a) Light Return – Refers to the intensity of the light return in terms of brilliance and fire. How much red and green, and how deep are the reds on each facet of the ASET image is taken into account before a Light Return Grade can be given. There is a scoring system involving shades of red and green.

Light Return makes up 50% of the overall score that determines Light Performance Score of a diamond.

Basic Red Spectrum Chart (Scoring System intentionally Omitted):




b) Scintillation – Refers to the total area of the diamond in which light is returning from. Every facet that is supposed to return light to the observer is taken into account for the purpose of scoring. White, very faint pinkish red and green colours on an ASET image are critically taken into account for this assessment. At a later stage, there is a formula to merge results obtained from (a)Light Return and (b)Scintillation to make up another part of the scoresheet. This means to say that intense light return from indicator a), coupled with high areas of leakage (low scintillation) will give this diamond a low score.

Scintillation makes up 34% of the overall score that determines Light Performance Score of a diamond.




c) Contrast – Refers to the contrast of light that a person sees when rotating the diamond from the crown-down perspective. Every one of the 8 arrow’s body and head are taken into consideration for this assessment. How blue and vivid is every part of the 8 arrows must be assessed to determine the diamond’s contrast There are only 8 arrows in the modern round brilliant cut 57 facet diamond (or 58 with culet). Other special modified round cuts may have more arrows. Contrast is not very important when compared to the aspects of light return and scintillation, but when 2 diamonds of exceptional light return and scintillation are assessed visually side-by-side, proper contrast may make one stand out over the other.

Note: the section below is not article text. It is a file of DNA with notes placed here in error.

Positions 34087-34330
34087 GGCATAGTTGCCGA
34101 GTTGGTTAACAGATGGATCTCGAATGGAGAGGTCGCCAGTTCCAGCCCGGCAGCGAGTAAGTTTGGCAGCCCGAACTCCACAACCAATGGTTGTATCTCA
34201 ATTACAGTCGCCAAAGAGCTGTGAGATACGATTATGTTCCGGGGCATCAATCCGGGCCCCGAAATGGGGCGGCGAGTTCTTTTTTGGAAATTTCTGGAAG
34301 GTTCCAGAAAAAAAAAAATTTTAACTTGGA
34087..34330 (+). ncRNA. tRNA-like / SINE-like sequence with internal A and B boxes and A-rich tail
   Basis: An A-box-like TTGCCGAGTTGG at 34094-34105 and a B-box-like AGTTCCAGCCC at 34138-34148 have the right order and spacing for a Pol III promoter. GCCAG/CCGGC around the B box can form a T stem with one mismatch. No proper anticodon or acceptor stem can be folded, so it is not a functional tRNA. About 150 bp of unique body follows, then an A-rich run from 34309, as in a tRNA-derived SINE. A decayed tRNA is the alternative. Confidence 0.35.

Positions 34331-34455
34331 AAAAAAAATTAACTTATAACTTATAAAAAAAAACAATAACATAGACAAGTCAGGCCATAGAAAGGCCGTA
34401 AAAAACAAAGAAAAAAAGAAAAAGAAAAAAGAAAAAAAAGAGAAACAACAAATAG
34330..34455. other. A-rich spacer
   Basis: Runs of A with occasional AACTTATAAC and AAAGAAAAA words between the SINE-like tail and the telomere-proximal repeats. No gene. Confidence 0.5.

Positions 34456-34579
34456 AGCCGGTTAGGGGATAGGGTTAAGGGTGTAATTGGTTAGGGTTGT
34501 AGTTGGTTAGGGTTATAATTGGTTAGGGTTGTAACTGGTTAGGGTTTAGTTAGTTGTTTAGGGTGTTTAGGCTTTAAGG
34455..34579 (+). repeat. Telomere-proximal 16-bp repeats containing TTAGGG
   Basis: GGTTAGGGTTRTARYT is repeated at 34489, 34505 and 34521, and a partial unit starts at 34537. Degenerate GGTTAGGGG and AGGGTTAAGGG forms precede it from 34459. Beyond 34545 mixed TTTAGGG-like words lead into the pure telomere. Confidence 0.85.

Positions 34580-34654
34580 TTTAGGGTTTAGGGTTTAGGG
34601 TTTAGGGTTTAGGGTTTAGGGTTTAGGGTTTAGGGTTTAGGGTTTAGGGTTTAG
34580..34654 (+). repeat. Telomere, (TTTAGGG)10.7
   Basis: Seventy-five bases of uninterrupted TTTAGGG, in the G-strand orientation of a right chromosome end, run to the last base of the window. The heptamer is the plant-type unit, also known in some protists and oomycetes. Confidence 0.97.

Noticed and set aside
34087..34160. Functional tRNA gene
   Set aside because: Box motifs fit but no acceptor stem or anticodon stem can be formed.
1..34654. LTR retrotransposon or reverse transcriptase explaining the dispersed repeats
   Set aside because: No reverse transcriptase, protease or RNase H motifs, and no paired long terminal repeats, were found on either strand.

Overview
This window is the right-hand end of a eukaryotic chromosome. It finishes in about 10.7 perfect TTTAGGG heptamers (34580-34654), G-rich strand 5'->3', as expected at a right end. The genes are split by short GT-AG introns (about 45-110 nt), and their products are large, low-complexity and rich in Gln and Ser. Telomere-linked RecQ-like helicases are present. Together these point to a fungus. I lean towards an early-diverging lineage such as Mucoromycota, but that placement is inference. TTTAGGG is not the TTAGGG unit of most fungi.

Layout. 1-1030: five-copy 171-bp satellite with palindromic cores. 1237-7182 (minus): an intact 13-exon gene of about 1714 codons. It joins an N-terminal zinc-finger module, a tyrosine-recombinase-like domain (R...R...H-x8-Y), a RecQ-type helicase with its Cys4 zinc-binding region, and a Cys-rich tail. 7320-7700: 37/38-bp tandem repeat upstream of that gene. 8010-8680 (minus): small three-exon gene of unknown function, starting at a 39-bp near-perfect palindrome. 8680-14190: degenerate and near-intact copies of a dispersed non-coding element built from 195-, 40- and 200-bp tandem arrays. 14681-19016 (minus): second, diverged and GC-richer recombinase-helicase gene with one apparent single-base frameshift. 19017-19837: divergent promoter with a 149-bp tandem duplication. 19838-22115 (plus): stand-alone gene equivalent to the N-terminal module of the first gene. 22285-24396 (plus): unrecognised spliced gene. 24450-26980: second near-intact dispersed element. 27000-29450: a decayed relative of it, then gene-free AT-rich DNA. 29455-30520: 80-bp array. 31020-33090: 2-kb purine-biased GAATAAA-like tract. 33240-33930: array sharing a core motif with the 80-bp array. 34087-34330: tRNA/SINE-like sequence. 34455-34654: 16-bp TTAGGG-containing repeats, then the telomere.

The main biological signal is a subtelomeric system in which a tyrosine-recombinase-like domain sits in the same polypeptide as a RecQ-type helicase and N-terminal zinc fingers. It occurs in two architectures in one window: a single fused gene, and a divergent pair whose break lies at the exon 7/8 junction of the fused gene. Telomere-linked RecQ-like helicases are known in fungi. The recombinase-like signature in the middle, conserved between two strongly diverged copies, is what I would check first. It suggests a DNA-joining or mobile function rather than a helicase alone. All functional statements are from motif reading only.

Contrast makes up 16% of the overall score that determines Light Performance Score of a diamond.



At Luzure Jewelry, the assessment of ASET is a rather complex process and it begins with examination of the 32 Crown Facets (Includes the 8 Star Facets, 8 Bezel Facets & 16 Upper Girdle Facets but excludes the Table Facet). Every one of these 32 Facets will be given a score based on a formula involving it’s (a)light return and (b)scintillation and this outer region of the crown will make up 32% of the overall score for Light Performance.

The next assessment will be for the region within the Table Facet. It is further subdivided into 16 sections (Centre Spot not assessed here) for a closer analysis for (a)light return and (b)scintillation. Facets of a diamond that makes up these 16 sections will be parts of the Lower Girdle Facets and Pavilion Mains. These are are the facets that you will see directly under the Table Facet and they have to work well in order to provide the diamond with nice light return from “within” the Table Facet. Light leakages under the Table Facet (Also known as Table leakages) are common even in “GIA Triple Excellent” diamonds. Table leakages are undesirable and unacceptable by the high standards of Luzure Jewelry and this is why a more critical emphasise needs to be placed in this section by awarding it with a higher weightage. This region within the Table Facet will make up 48% of the overall score for Light Performance.



The centre spot within the Table Facet, which is green or red or a combination of both, will make up 4% of the overall score for Light Performance if the right conditions are met for (a)light return and (b)scintillation.



Finally, the 8 arrows are assessed for the amount of blue and vividness of the arrows’s shape, taking into account the arrow’s body and head. The arrows can be blue in colour only. The arrows shouldn’t be overlapped or replaced by any other colours with the only exception being the green outlining the Star Facets. The body of the arrow must be connected to the arrowhead and cannot be broken or misaligned.



In the next few chapters, you will learn the complex scoring and grading system for Light Return, Scintillation & Contrast in order to perform Light Performance Grading.


Download Luzure Jewelry's Light Performance Grading References
Using The Link Below:
Luzure Jewelry - Light Performance Grading Chart